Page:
Updated: Charlotte man arrested in Michigan Capitol bomb threat

    Michigan Capitol | Susan J. Demas
    Updated, 3:04 p.m., 1/8/21

    A Charlotte man has been arrested by the Michigan State Police (MSP) and charged with multiple felonies after he allegedly reported that there was a bomb at the Michigan Capitol building Thursday. Authorities quickly determined the threat to be false.

    Charges could be brought Friday against Michael Varrone, 48, following an MSP investigation. Varrone was arrested outside his residence Thursday without incident by the agency’s Emergency Support Team and Fugitive Team. Varrone is at the Lansing City Jail.

    Varrone allegedly called a control operator at the Capitol building at 6:40 a.m. Thursday and urged evacuation because it was going to explode. The employee immediately reported the bomb threat to MSP. The building was ordered closed briefly afterward. 

    The Legislature is not currently in session, although staff still typically is in the building. Capitol staff were then notified to ensure their safety and the building – which had already been closed to the public – was closed to staff. Authorities performed a sweep of the premises and by 9 a.m. confirmed there was no real threat. The building then reopened.

    Updated: Michigan Capitol reopens at 9 a.m. after another threat

    He was arraigned today before Magistrate Laura Millmore in 54-A District Court in Lansing on two counts of false report or threat of terrorism, a 20-year felony; and one count of false report or threat of bomb/harmful device, a four-year felony. One count of false report or threat of terrorism is related to a phone call Varrone allegedly made in December in which he threatened the life of state Rep. Cynthia Johnson. The other two charges stem from Thursday’s reported bomb threat.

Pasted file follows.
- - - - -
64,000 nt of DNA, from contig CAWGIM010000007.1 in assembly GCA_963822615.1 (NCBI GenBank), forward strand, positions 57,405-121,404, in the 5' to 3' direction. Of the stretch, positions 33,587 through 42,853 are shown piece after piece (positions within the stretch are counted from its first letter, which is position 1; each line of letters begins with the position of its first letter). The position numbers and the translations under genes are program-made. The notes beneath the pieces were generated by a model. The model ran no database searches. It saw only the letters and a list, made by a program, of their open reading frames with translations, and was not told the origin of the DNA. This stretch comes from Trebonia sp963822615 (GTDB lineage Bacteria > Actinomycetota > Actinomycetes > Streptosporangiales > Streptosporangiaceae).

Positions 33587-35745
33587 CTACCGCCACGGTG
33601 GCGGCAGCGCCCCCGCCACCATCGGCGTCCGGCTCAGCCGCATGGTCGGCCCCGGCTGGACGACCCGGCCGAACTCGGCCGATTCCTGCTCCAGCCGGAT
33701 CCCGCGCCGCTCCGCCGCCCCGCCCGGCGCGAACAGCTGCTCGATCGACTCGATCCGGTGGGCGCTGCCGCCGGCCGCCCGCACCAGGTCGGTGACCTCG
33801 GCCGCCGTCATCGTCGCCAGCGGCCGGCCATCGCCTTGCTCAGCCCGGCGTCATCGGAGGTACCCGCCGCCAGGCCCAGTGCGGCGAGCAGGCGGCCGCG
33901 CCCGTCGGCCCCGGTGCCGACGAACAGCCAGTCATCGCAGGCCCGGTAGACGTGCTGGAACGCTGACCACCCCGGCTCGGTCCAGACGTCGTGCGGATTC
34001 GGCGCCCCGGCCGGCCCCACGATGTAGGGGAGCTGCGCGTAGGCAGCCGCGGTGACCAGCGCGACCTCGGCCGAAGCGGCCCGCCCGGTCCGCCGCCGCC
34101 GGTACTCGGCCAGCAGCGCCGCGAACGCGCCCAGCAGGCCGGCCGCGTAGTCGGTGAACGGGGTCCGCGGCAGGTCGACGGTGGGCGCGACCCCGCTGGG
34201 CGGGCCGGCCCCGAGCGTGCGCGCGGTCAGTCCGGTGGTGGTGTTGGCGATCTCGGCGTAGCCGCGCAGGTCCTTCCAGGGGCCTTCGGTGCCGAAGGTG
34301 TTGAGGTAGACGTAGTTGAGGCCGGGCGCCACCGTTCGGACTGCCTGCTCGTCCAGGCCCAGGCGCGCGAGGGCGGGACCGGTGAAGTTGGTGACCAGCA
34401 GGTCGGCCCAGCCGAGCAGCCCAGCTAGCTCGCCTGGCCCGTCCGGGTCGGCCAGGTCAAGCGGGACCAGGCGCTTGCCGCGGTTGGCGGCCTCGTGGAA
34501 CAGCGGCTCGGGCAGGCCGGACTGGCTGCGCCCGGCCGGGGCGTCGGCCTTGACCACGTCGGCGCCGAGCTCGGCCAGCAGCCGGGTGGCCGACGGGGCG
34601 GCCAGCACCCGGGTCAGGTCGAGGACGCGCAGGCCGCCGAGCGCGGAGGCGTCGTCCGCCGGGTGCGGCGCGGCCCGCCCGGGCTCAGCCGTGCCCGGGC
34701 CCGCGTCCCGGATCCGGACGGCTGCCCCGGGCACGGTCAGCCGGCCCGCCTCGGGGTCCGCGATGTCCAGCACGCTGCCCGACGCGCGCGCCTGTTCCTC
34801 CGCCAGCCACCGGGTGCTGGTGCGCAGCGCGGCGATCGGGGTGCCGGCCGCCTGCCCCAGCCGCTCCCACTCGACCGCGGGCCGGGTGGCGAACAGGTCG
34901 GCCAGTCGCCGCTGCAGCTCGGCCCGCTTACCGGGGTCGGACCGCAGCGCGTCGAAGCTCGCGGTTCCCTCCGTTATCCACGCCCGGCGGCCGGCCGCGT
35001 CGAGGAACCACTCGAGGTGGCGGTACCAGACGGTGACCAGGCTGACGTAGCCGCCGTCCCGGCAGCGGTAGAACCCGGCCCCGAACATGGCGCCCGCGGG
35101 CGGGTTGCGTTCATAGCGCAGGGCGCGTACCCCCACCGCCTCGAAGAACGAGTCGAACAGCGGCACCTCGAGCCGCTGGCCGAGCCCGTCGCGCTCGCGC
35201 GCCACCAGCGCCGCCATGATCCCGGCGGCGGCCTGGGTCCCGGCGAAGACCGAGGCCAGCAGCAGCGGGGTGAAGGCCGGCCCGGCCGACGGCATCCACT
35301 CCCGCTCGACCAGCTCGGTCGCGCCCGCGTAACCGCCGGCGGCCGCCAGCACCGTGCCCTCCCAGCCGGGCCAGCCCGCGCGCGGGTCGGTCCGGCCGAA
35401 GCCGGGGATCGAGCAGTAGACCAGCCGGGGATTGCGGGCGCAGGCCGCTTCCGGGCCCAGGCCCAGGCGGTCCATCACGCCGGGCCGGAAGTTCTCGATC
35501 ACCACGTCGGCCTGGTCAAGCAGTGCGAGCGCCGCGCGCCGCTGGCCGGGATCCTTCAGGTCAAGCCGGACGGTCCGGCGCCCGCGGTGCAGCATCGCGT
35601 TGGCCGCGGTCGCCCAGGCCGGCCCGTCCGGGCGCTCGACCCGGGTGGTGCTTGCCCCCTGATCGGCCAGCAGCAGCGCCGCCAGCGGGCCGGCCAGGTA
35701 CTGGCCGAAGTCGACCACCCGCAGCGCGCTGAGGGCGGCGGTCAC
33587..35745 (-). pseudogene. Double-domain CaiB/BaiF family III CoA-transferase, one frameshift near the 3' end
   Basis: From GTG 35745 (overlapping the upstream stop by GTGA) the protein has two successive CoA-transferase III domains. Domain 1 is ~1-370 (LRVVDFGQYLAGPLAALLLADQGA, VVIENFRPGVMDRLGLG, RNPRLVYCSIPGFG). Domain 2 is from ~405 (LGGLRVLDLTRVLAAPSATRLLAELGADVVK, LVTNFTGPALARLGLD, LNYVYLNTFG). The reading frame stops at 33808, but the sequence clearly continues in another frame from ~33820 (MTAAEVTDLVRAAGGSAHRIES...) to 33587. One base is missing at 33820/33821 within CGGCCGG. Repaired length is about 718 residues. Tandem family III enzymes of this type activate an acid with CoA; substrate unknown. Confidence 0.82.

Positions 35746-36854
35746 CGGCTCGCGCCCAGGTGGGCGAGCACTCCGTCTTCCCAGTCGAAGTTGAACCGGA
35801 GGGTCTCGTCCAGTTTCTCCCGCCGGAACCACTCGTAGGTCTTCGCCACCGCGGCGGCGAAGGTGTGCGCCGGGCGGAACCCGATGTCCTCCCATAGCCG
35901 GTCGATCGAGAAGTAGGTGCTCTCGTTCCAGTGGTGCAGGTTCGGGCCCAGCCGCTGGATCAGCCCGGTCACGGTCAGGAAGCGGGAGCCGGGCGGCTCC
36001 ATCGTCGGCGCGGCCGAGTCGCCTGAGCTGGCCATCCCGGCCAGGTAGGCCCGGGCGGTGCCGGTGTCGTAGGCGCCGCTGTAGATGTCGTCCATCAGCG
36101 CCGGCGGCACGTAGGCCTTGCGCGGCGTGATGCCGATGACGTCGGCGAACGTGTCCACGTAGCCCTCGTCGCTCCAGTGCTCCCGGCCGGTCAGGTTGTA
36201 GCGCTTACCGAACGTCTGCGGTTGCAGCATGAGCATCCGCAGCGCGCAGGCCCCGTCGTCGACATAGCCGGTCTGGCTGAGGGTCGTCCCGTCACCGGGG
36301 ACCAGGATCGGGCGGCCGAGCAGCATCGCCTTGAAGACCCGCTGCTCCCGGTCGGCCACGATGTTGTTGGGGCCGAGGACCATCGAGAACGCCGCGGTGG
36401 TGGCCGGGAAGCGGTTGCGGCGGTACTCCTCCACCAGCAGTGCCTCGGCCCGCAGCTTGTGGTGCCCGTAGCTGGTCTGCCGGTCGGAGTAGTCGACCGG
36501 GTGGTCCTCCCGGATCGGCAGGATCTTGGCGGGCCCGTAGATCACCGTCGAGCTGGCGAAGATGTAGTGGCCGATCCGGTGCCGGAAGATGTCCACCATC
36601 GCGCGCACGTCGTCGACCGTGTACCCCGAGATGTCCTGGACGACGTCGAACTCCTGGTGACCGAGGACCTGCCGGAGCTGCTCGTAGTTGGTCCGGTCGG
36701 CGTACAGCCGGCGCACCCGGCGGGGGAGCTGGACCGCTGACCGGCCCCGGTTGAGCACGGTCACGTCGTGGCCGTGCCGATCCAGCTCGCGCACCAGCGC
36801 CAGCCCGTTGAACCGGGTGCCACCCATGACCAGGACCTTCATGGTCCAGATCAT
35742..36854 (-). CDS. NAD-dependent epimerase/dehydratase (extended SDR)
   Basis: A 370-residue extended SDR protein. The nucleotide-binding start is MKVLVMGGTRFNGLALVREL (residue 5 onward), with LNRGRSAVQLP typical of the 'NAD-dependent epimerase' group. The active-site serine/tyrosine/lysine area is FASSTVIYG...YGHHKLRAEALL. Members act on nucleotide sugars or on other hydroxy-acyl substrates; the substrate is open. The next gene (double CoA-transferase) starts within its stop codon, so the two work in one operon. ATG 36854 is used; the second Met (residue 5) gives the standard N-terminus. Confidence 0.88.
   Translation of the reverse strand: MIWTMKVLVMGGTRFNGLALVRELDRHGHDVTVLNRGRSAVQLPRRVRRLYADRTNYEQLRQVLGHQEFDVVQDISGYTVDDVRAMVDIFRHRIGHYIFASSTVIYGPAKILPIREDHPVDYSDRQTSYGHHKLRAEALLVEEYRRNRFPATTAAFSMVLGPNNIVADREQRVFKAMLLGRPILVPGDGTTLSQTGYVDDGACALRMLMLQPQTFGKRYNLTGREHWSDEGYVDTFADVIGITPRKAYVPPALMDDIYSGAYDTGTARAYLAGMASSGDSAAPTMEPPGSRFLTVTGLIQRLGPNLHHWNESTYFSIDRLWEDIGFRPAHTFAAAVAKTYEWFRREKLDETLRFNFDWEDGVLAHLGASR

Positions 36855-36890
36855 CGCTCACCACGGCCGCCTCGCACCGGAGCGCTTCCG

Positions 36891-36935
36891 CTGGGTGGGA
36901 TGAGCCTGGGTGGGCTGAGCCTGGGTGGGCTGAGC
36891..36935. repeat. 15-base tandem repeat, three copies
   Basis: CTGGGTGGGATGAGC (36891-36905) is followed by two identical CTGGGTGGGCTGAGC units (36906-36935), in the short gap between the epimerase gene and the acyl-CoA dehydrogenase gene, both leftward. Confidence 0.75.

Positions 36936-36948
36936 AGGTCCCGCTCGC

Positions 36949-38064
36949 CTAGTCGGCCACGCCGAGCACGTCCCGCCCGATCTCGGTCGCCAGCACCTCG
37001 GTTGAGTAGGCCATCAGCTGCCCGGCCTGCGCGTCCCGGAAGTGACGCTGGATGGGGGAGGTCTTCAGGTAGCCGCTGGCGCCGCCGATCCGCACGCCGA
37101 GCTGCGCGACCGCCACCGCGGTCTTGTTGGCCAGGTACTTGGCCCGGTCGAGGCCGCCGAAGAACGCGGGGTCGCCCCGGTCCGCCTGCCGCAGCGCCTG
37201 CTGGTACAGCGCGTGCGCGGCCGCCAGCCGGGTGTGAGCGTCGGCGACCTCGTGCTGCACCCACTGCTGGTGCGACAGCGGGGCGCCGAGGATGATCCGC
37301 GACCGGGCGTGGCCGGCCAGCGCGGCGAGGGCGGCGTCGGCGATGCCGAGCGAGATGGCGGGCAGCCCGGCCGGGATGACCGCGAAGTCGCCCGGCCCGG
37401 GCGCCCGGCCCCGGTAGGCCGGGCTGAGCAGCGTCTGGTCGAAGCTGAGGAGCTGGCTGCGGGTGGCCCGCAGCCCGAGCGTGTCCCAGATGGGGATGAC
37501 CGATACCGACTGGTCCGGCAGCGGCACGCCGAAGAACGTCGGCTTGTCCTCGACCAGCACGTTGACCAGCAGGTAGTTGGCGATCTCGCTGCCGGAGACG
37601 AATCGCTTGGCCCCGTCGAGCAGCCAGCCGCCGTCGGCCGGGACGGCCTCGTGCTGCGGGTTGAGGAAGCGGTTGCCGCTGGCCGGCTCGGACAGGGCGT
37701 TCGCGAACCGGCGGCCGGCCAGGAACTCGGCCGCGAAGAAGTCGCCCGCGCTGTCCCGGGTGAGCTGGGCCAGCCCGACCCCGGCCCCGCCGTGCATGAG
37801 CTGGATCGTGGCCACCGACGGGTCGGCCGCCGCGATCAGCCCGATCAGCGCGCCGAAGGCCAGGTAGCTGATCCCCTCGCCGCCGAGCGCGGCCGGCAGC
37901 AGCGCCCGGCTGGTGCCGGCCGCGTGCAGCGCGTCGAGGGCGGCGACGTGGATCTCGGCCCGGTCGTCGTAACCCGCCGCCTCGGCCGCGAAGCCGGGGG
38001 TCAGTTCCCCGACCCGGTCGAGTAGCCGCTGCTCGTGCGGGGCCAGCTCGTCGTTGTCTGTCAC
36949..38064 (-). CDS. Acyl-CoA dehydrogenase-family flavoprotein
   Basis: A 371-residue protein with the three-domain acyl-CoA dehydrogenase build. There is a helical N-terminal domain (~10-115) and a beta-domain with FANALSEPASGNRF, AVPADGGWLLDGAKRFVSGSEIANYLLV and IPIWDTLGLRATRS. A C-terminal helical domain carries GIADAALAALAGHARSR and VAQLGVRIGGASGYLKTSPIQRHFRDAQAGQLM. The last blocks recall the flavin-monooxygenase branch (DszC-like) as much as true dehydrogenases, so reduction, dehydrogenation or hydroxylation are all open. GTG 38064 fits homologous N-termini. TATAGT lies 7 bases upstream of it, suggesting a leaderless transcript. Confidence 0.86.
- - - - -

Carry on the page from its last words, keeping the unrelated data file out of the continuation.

The court set Varrone’s bond at $50,000 cash.

    “Threats to our democracy must not be tolerated, and my office will work tirelessly to ensure the people who work and visit our Capitol can do so safely,” Attorney General Dan Nessel said. “I am grateful this incident did not result in any serious injury or harm. However, I hope this incident and the disgraceful tragedy that occurred Wednesday at our nation’s Capitol in Washington, D.C., can serve as reminders of the security measures we must work to maintain and improve to protect the sanctity of our democracy and the safety of our people.”

    The threat came a day after the U.S. Capitol was overrun by a pro-Trump mob. Five people are dead after the riot, including one police officer.

    The Michigan Capitol was last shut down for a threat Dec. 14 when the Electoral College met to certify Biden’s victory in Michigan. Last October, right-wing extremists allegedly plotted to blow up the Capitol and kidnap and kill Democratic Gov. Gretchen Whitmer.

    Ken Coleman
    Ken Coleman covers Southeast Michigan, economic justice and civil rights. He is a former Michigan Chronicle senior editor and served as the American Black Journal segment host on Detroit Public Television. He has written and published four books on black life in Detroit, including Soul on Air: Blacks Who Helped to Define Radio in Detroit and Forever Young: A Coleman Reader. His work has been cited by the Detroit News, Detroit Free Press, History Channel and CNN. Additionally, he was an essayist for the award-winning book, Detroit 1967: Origins, Impacts, Legacies. Ken has served as a spokesperson for the Michigan Democratic Party, Detroit Public Schools, U.S. Sen. Gary Peters and U.S. Rep. Brenda Lawrence. Previously to joining the Advance, he worked for the Detroit Federation of Teachers as a communications specialist. He is a Historical Society of Michigan trustee and a Big Brothers Big Sisters of Metropolitan Detroit advisory board member.